Vile colleagues. Fear is most tyrannical,
  Justice is dying, Mercy now is dead.

  _Marius._ Then God alone can help the wretched maid!

  _Hor._ (_hotly_). Nay, shall she be defiled and made a slave?
  Not while my hands are free, my body quick
  With lifeblood, and my heart a man's. Why she
  Is pure and frail as is the mountain snow.
  Happy the man who stands her champion.
  Happy Icilius, our young tribune!

    [_Enter Virginius in mean, plebeian garments and Virginia simply
      clothed in white, her dark hair loose. A murmur of sympathy and
      admiration greet their appearance, quickly suppressed. Enter
      from the other side Icilius, vainly struggling in the hands of
      armored soldiers. His hair is wild and greatly disheveled, his
      features white and drawn with agony._

  _Icilius._ Virginia! Ah, my God! Virginia!

  _Virginia._ My Love! My Love! My Love!

    [_He stretches out his bound arms toward her, and in a moment
      with a cry she runs to him, regardless of the gazing world, and
      kneeling at his feet kisses with fervor the hands in bondage for
      her sake. Murmurs from the multitude._

  _Appius_ (_rising to his feet, his face aflame_). Back, girl! Back
    from him! Lictor, part the twain!

    [_Lictor unwillingly obeys, whereat Virginia rising slips away
    from him to her father's side. Virginius advances, with his hand
    uplifted, toward the judgment seat._

  _Virginius._ Delay no longer in the trial of
  This matter. We demand in common justice
  A hearing, and at once, O, Appius!

  _Galba_ (_aside to his friends_). Mark yonder man upon the
  Methinks 'tis he who coveteth the virgin,
  And Marcus but his instrument. Ah, see!
  The Chief is moved to acquiesce. Methinks
  He fears this pleb as he once feared Sicinius.

  _Appius_ (_haughtily_). And now begins the judgment. Silence, all!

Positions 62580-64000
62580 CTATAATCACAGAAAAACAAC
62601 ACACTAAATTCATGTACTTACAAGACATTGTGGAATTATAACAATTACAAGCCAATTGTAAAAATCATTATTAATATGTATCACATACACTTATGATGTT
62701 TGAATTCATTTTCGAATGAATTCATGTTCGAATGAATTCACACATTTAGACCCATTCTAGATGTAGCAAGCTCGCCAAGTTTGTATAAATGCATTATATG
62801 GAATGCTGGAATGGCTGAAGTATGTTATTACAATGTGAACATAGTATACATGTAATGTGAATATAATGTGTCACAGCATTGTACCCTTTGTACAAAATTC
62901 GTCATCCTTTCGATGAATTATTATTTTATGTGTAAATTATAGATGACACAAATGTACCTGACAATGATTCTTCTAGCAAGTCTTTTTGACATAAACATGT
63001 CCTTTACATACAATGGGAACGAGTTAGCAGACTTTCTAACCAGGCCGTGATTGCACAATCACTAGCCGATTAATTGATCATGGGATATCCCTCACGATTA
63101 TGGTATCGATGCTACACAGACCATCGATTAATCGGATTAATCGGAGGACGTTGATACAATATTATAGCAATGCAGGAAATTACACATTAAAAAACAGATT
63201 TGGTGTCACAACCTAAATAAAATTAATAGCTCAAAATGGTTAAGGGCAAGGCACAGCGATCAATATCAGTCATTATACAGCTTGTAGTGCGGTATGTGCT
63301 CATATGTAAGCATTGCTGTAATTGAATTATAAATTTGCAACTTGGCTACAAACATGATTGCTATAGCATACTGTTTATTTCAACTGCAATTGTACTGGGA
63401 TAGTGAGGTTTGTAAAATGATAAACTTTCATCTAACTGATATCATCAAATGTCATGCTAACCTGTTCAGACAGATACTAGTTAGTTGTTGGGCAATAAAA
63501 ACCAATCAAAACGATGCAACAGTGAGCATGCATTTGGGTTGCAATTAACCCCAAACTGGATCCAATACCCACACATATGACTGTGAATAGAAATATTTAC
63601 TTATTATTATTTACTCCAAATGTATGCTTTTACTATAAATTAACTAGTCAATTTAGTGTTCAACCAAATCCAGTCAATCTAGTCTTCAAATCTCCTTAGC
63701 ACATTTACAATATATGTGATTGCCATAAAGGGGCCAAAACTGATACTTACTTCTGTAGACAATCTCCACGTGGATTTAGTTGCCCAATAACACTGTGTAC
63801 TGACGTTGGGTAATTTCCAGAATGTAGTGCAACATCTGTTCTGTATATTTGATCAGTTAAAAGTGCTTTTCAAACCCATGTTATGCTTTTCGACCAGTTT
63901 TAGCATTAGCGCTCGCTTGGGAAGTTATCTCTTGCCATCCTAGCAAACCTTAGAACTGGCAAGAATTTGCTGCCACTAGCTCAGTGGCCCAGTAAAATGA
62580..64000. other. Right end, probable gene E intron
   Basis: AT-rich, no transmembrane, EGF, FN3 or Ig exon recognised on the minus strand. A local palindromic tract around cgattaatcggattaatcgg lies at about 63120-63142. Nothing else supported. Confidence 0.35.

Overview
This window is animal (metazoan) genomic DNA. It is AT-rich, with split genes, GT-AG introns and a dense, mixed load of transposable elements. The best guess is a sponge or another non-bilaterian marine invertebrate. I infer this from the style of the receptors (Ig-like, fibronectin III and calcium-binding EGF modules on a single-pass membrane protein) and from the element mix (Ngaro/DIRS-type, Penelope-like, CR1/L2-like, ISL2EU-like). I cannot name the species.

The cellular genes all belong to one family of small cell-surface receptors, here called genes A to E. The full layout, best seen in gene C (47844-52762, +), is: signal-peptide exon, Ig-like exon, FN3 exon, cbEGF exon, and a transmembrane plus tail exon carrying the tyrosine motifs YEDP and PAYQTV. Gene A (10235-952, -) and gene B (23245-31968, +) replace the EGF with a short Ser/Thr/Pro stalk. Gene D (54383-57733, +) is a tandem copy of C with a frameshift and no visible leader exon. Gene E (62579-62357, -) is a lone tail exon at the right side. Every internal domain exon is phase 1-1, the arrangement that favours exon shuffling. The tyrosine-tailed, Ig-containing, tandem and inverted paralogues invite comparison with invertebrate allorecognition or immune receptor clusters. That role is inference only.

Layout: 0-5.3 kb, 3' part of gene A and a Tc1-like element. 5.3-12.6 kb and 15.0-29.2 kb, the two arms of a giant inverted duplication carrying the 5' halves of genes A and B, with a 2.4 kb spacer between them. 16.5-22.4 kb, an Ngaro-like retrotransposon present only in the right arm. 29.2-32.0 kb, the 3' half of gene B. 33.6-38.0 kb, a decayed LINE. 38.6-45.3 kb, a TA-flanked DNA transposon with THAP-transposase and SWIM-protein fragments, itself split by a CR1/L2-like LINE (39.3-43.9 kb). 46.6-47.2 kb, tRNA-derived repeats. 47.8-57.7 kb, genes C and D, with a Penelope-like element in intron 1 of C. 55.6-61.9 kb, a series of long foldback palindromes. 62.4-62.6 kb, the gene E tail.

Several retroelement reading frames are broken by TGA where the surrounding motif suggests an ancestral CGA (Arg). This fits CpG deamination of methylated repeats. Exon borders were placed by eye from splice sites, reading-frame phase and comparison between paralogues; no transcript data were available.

My client, Marcus Claudius, step forth.

    [_The man obeys. Virginia, shuddering, looks only at her

  _Appius._ Repeat thy statement, Claudius, we wait.

  _Marc._ O, noble Chief, and all ye men of Rome,
  I but reiterate my words to-day
  Spoken in explanation of my course
  Of action yesternoon. A woman came
  Unto the house of Appius, one moon
  Ago, and came to perish on our hands.
  But ere she died she made a full confession
  Of having served in early years the wife
  Of this our citizen, Virginius,
  Who ignorantly hath been foully wronged,
  For whom we feel the deepest sympathy,
  And unto whom I now address myself.

    [_Turns to Virginius._

  O, good centurion, this maid is not
  Thy child in blood; but, as I said, was born
  Of a slave woman in my house. Thy babe
  Died on the moment of its birth. Thou wert
  Away in service. Dost thou not recall?

  _Virginius_ (_in calm affirmative_). Yea, that I do recall.
    (_Aside._) Thou fiend of hell!

  _Marc._ (_triumphantly_). Has he not said? This slave, who did confess
  To us the truth, declared that she had played
  The thief and crept most slyly to my house,
  Stolen the infant of my nurse and slipped
  Out, 'mid the night and gloom, which, friendly, hid
  Her dastard deed. Virginia is the babe,
  And, therefore, lawfully belongs to me.

  _Icilius._ Ye gods!

  _Multitude._ No proofs? No evidence?

  _Marc._ (_proudly_). My word!

    [_Much laughter and some hissing._

  _Appius._ Silence! Virginius, speak, and be as brief
  As the occasion will allow. Proceed.

  _Virginius._ Ye men of Rome! To you, and you alone,
  I speak in my defense, for lo! in you
  I see the qualities of common justice,
  Or faintest sense of mercy, which is rare--
  And less, indeed, unto the point in hand.
  For all these forty years I've lived in Rome,
  A Roman 'mongst the Romans, brave amongst
  The brave, and serving, ere I came of age,
  My mother city. Have I shown myself
  In any manner base, corruptible,
  Or lying, either by my word or deed?
  Ye all are witnesses of me--each man
  Can see and know the truth as God can see.
  This is my babe, of me begotten, born
  Of her whom I so loved--her mother. Lo!
  The very luster of her ebon hair
  Bespeaks the woman who in honor bore
  Virginia. See! The tremble of her lip.
  I do not willingly display my flesh
  And blood to gaze of multitudes, but that
  My straits are desperate. Look upon her hand--
  The long, brown fingers are a copy true
  Of these, though mine are knotted by the grip
  Of sword and the guiding of the plow.
  And now her eyes--Ah, no! I say too much.
  Ye gods of Heaven speak for me this day!

    [_He bows his head upon Virginia's shoulder._

  _Appius._ He faints with sudden revelation from
  The gods of what is manifestly true.
  Virginius, thou art deluded, or
  A man, of old, deceptive.

  _Virginia._ 'Tis a lie!